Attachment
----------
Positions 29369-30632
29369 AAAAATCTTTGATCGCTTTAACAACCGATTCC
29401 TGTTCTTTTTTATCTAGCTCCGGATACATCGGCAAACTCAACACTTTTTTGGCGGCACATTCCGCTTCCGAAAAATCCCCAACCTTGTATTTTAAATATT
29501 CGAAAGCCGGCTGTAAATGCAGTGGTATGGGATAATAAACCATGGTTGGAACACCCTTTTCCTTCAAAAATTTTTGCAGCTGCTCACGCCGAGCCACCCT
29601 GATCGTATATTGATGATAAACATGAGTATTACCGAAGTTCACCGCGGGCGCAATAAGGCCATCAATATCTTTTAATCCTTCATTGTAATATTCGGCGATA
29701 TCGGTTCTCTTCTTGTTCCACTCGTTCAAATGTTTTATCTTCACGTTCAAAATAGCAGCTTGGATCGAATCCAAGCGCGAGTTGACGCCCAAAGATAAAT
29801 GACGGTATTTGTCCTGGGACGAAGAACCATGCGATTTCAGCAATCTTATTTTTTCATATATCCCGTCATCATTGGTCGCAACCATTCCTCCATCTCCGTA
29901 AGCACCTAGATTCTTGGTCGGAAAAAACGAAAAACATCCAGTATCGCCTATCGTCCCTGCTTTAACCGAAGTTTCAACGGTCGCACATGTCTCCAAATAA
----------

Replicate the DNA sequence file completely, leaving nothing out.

Positions 29369-30632
29369 AAAAATCTTTGATCGCTTTAACAACCGATTCC
29401 TGTTCTTTTTTATCTAGCTCCGGATACATCGGCAAACTCAACACTTTTTTGGCGGCACATTCCGCTTCCGAAAAATCCCCAACCTTGTATTTTAAATATT
29501 CGAAAGCCGGCTGTAAATGCAGTGGTATGGGATAATAAACCATGGTTGGAACACCCTTTTCCTTCAAAAATTTTTGCAGCTGCTCACGCCGAGCCACCCT
29601 GATCGTATATTGATGATAAACATGAGTATTACCGAAGTTCACCGCGGGCGCAATAAGGCCATCAATATCTTTTAATCCTTCATTGTAATATTCGGCGATA
29701 TCGGTTCTCTTCTTGTTCCACTCGTTCAAATGTTTTATCTTCACGTTCAAAATAGCAGCTTGGATCGAATCCAAGCGCGAGTTGACGCCCAAAGATAAAT
29801 GACGGTATTTGTCCTGGGACGAAGAACCATGCGATTTCAGCAATCTTATTTTTTCATATATCCCGTCATCATTGGTCGCAACCATTCCTCCATCTCCGTA
29901 AGCACCTAGATTCTTGGTCGGAAAAAACGAAAAACATCCAGTATCGCCTATCGTCCCTGCTTTAACCGAAGTTTCAACGGTCGCACATGTCTCCAAATAA